A House Tour – Just Like a Building – Should be Greater than the Sum of its Parts

This blog has been re-posted from the PreservationNation blog.

Chris Madrid French’s recent blog post on Phoenix modernism on Preservation Nation reminded me of a recent weekend jaunt I took just a few miles east in Scottsdale, Arizona.

While there I did what any self respecting historian/preservationist would do and dragged my two cousins and my sister to see a Frank Lloyd Wright masterpiece, Taliesin West. I’m going to start off by admitting that I do not know much more about Frank Lloyd Wright and his architecture style than his overarching building ethic of having structures that are “in tune with nature.” I love the way they mirror the landscape, providing an almost abstract art-like vision, modernist masterpieces that are close to the earth. They remind me that the soul of a building is much more than the sums of its parts—as Taliesin West exhibited with its tilted roofline, low ceilings, and sunset colored walls.

As magnificent as the building was, I found myself contemplating another art form—the art of a house tour. Being an interpreter is a tough job. No tour is alike—as I well know from giving historic house tours when I was in college. A guide has to be on his/her toes ready to pull from the reams of knowledge they have amassed. My experience—both in giving and attending—tells me that moving a house tour from good to great also involves the following:

  • Know your audience—at the start of the tour it is fine to ask your group about where they are from—but delve deeper. Find out how much the group knows about the site and why they’ve come to visit. And then ADAPT.
  • Show—don’t tell. Obviously there is a reason that this home/structure/architectural wonder has been preserved. However, a repeated exclamation stating that it is wonderful is not instructive when the evidence is right in front of us.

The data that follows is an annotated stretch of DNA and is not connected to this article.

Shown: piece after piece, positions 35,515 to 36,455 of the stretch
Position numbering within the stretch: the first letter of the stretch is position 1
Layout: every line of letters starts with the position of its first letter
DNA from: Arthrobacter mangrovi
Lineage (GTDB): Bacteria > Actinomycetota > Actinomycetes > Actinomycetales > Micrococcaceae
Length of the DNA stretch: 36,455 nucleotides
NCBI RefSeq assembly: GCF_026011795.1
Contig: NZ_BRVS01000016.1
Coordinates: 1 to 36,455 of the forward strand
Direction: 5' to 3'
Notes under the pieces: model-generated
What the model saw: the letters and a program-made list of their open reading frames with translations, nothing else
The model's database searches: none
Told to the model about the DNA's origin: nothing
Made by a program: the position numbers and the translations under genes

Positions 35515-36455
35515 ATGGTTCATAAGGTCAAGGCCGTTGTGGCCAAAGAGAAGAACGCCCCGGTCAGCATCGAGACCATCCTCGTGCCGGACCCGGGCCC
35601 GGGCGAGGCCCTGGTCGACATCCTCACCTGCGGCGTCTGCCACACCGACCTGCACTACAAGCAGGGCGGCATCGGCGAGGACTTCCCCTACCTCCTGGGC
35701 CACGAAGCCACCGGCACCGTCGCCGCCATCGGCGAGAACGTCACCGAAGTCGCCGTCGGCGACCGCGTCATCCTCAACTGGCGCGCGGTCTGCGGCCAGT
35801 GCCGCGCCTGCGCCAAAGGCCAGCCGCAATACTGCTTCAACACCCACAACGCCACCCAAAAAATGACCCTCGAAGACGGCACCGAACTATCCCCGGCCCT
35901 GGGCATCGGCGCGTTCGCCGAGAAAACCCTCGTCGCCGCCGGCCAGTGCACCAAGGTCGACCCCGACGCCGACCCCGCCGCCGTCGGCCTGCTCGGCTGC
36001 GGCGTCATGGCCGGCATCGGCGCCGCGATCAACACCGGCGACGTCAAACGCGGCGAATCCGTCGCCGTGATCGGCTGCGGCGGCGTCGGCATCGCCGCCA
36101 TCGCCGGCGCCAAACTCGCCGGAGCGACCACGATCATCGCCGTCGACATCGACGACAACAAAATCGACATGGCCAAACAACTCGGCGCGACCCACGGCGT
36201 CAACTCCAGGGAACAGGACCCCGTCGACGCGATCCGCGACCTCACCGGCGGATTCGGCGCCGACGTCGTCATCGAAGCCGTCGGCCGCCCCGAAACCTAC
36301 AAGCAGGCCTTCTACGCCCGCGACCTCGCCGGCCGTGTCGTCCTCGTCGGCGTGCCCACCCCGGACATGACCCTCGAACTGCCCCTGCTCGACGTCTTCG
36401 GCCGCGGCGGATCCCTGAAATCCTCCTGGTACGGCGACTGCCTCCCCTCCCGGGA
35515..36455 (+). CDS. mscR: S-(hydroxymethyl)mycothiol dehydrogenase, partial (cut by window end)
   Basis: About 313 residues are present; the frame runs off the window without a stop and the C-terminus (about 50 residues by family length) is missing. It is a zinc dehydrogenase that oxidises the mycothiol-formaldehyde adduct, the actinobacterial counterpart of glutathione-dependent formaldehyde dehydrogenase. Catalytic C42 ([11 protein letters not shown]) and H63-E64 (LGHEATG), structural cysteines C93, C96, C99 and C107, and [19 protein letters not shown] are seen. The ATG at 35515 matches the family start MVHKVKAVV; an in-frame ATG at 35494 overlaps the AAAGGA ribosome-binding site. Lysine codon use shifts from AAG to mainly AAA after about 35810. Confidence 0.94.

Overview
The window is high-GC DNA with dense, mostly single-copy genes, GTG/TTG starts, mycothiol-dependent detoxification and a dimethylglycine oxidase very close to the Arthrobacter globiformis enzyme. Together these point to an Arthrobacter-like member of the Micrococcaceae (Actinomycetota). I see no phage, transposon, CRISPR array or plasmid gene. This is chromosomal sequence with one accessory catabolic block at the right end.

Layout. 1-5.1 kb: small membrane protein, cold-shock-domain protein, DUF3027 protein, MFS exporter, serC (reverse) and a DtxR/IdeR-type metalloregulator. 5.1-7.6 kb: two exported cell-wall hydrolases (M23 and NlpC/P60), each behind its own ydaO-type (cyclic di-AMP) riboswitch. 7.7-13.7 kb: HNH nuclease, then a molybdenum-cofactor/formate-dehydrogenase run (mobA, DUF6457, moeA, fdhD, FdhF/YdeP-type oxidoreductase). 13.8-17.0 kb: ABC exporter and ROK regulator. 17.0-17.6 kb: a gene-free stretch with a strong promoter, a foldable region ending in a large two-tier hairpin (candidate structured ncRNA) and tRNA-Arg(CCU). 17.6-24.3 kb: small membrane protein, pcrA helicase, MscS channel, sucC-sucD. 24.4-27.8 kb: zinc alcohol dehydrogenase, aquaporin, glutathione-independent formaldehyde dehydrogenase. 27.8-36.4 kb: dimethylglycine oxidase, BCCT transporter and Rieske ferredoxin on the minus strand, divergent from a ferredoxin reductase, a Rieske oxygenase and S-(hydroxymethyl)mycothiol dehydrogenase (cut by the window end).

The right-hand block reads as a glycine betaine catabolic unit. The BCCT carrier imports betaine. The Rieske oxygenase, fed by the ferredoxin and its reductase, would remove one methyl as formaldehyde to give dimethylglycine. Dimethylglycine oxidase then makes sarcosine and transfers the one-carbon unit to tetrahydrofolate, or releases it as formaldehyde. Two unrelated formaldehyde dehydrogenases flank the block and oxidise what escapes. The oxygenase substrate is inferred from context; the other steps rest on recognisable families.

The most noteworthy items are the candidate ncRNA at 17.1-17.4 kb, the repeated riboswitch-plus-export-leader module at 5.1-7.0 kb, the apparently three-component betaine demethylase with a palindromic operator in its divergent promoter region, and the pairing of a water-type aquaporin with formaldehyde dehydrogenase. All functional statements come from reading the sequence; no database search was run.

• Time. I’ve often found that one of the biggest problems with house tours is the need to fill a specific time frame. It is important to recognize when you don’t have enough material—so as to prevent repetition. It is better to produce a tight program, rather than one that rambles and is repetitive over the course of an hour.
  • Tell us a story. This is a personal preference of mine. The house tours I tend to gravitate to make the broader connections between the architect, the place, and those who lived there. It is that interconnectedness that makes a space come alive and makes those past lives tangible.
Taliesin West

Maybe the early morning 95 degree heat in late March may have had something to do with it, but the last point is why I found the tour at Taliesin West slightly unfulfilling. We had the building, we had the great story of an architect whose work dots the American landscape in many forms, but we also had this amazing living history of a school—and the students who lived (and continue to live) there. However, as we moved around the main area, each of these pieces remained disconnected from one another; each existing as a part of their own separate sphere, ultimately lacking the organic, natural flow emphasized by the teachings of Wright.

As our guide stated—entering a Frank Lloyd Wright house is like listening to music. Each element blends seamlessly with the other—low entryways opening up into a robust chorale of space—with its own volume and tone leading to a symphony of nature in something that is man-made. This is how a great house tour should be: elements building upon one another, sifting through the potential cacophony of information creating seamless (with occasional improvisation) orchestration.

See pictures from Taliesin West.

Learn more about my trip to Arizona.

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